Cramer, the AAP portfolio manager, and Director of Research Jack Mohr, noted Target's solid first-quarter results reported Wednesday, a bright spot in a somewhat dismal retail earnings season thus far. By comparison Kohl's (KSS), Macy's (M), J.C. Penney (JCP), Wal-Mart (WMT), Dillard's (DDS), Nordstrom (JWN) and Urban Outfitters (URBN) all missed expectations in some capacity.
Target's turnaround is off to a strong start, according to Mohr, with potential incremental upside from a number of areas this year, including continued outperformance of higher-margin signature categories. He also expects incremental sales from relatively new omnichannel features like ship from store and store pickup, and greater-than-expected sales of licensed merchandise from key movie releases including Avengers this month and Star Wars in December.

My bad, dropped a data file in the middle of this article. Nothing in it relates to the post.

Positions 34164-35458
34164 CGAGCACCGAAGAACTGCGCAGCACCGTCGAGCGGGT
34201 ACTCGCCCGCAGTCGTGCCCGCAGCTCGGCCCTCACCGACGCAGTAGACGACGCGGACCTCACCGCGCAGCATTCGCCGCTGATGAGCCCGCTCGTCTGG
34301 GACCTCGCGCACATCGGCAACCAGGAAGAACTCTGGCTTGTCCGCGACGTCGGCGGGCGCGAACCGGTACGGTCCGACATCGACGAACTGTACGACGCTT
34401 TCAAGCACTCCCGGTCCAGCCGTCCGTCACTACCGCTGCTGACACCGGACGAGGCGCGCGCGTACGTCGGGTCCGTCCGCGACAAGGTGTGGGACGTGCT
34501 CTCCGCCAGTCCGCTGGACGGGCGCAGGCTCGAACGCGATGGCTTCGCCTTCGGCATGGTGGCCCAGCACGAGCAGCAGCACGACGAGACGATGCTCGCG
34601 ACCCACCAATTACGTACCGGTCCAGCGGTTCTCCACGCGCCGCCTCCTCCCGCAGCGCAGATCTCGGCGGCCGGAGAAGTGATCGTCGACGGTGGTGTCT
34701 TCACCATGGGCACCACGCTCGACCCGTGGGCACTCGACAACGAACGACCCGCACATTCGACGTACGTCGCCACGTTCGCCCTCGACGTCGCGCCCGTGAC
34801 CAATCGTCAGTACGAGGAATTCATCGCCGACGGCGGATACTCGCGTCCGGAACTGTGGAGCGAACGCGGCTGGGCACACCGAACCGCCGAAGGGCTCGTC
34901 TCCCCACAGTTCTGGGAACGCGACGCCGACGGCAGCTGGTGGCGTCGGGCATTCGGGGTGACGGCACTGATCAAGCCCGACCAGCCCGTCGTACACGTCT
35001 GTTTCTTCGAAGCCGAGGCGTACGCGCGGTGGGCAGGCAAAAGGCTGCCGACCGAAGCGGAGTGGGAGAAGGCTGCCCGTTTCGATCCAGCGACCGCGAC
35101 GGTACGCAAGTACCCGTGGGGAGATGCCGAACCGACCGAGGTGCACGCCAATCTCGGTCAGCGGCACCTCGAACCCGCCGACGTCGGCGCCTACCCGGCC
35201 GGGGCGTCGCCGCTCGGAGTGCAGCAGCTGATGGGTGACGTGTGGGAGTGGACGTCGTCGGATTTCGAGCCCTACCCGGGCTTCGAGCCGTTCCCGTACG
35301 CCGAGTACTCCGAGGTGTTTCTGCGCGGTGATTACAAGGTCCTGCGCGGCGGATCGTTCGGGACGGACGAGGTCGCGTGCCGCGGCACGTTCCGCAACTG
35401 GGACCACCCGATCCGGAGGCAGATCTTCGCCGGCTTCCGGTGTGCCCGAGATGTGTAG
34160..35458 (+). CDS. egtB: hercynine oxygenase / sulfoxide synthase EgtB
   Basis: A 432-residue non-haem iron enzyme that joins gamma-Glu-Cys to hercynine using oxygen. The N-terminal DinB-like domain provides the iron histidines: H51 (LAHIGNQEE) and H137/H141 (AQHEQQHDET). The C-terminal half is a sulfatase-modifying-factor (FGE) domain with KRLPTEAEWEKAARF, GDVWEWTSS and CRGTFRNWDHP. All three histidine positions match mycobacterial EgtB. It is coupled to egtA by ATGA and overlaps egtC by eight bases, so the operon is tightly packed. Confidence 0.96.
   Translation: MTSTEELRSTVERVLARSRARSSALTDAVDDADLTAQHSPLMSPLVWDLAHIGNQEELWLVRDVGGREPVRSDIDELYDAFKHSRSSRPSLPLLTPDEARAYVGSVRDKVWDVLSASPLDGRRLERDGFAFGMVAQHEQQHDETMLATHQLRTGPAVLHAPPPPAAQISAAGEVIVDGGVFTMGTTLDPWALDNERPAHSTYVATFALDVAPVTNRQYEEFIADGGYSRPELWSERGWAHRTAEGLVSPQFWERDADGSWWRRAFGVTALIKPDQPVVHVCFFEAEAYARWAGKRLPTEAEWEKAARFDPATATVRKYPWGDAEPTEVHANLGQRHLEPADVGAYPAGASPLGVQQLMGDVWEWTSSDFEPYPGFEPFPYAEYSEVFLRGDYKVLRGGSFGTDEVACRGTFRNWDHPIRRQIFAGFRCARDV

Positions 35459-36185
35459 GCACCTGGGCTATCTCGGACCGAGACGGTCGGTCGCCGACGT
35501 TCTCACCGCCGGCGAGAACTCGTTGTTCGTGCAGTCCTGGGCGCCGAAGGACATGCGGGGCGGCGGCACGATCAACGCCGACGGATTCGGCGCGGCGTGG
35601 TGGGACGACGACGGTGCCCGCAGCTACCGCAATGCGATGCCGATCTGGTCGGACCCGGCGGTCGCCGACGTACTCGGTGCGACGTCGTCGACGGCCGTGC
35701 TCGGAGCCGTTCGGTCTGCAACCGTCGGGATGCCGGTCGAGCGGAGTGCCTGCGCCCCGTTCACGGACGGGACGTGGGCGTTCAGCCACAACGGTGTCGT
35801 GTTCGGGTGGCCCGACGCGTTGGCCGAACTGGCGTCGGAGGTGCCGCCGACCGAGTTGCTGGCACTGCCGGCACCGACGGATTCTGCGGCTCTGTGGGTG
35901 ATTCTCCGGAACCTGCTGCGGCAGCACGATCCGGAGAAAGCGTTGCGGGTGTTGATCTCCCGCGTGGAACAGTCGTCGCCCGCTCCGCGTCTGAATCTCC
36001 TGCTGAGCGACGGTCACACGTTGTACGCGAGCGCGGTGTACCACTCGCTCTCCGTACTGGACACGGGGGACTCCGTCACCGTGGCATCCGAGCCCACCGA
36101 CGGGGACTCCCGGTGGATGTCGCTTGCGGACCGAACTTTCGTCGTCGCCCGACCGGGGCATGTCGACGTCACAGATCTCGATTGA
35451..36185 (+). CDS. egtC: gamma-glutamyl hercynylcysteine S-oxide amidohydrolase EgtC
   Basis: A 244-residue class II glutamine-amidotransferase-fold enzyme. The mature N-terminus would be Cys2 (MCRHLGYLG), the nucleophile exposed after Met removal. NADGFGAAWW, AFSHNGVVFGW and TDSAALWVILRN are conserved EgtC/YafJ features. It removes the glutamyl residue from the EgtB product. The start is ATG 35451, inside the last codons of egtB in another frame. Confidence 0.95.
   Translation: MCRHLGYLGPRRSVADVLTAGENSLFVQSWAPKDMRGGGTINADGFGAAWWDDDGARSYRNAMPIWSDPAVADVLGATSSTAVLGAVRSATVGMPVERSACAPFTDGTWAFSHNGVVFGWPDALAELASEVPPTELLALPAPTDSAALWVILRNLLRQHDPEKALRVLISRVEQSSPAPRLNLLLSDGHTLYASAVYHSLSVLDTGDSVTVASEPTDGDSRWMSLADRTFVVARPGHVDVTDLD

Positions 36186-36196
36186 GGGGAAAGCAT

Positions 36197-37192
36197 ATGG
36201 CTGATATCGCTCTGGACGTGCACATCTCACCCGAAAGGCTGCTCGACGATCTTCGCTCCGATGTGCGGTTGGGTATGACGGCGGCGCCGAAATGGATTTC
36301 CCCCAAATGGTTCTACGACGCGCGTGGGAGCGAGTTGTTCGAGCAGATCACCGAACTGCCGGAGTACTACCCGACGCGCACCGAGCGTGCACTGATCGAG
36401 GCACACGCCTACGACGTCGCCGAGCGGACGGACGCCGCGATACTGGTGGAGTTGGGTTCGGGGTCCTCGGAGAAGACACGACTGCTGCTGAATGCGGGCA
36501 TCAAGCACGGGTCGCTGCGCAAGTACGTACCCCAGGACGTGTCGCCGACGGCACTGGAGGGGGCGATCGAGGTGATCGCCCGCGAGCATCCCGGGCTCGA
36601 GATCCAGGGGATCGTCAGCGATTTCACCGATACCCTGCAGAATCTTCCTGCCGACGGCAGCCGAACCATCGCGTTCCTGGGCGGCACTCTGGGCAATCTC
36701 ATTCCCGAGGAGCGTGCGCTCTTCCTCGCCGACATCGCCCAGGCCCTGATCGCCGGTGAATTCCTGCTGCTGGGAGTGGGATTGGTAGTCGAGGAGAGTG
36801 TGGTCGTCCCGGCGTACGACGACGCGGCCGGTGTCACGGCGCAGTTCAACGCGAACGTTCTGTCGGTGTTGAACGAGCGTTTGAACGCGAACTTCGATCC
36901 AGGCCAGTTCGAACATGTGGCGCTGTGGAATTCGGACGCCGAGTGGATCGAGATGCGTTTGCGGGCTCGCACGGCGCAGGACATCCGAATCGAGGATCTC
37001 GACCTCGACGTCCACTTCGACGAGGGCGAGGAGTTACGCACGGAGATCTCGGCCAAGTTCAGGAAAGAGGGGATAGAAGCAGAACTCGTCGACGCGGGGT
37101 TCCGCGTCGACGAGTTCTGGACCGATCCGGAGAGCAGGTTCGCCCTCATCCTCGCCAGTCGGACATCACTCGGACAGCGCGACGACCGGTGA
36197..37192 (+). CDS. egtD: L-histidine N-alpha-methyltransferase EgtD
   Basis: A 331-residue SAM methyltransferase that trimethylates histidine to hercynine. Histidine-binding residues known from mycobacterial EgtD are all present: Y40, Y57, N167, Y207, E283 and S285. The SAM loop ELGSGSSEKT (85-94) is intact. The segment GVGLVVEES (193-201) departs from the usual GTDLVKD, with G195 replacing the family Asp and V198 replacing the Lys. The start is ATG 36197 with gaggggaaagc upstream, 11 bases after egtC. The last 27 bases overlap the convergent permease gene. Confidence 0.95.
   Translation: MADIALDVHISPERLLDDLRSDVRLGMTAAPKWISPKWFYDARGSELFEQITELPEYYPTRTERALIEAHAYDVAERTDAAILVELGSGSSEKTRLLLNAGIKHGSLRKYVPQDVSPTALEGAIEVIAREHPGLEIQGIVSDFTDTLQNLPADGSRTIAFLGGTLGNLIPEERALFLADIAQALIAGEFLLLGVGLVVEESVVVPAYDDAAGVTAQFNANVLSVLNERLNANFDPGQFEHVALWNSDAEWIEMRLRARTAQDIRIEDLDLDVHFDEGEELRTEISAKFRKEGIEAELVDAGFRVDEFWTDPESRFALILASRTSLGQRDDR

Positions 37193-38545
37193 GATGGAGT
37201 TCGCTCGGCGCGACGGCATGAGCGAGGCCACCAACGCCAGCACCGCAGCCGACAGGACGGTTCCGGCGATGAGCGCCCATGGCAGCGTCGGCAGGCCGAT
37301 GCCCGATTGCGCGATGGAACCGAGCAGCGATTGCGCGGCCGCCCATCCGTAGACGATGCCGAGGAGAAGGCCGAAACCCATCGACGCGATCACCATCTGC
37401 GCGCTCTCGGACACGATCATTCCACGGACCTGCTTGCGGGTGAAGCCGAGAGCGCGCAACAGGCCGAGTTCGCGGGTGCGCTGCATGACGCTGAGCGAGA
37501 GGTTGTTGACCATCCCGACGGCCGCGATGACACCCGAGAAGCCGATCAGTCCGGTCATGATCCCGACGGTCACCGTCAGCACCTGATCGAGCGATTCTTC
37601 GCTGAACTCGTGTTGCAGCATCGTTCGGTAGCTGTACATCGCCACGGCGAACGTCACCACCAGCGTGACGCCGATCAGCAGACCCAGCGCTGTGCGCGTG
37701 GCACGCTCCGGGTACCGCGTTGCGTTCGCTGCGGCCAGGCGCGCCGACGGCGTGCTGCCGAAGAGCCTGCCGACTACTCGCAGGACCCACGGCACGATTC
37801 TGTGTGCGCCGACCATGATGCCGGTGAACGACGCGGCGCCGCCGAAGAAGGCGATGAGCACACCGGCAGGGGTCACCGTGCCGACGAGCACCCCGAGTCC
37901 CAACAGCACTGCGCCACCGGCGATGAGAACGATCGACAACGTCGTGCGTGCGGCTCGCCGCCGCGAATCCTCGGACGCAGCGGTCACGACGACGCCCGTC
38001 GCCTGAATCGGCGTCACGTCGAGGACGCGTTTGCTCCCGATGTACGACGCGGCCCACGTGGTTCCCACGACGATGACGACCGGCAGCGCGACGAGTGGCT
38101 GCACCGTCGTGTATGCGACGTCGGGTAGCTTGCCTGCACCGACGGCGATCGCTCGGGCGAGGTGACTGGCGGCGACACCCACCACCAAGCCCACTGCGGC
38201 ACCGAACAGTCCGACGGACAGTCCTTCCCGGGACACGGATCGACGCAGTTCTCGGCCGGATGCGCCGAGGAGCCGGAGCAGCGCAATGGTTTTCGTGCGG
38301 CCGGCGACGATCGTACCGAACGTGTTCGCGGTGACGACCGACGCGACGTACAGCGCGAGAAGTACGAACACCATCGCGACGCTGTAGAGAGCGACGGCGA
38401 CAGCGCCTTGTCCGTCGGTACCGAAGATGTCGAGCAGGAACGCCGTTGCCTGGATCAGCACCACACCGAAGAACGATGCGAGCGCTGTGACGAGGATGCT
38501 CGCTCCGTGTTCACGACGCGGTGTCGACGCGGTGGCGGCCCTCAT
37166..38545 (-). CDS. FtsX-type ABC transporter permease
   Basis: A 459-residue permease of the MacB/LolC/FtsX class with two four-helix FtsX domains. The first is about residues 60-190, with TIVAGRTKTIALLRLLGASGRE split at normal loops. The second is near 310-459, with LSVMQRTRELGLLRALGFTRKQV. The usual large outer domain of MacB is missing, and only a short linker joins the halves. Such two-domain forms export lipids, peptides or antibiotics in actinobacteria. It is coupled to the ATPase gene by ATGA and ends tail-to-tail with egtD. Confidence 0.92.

They said shares look compelling at 15 times fiscal 2016 EPS, relatively in line with Wal-Mart's 15.2 times but with a better near-term balance between investments and growth. "We expect high-single-digit EPS growth this year and low double-digit growth next for TGT vs. a 5% decline and 4% growth, respectively, for WMT," they said. Target shares trade close to $80.
Cramer and Mohr also think Starwood Hotels is ready to break out, saying it is benefiting from increasing travel versus hotel supply. Global growth in travel supports ithe company's large,l international exposure in the long term. The pending spinoff of its timeshares business and current examination of strategic and financial alternatives reflect a focused effort to improve the company's operational performance and stock price.
That's why Cramer and Mohr are bullish and see the stock hitting $100 in the medium term. Shares trade close to $85.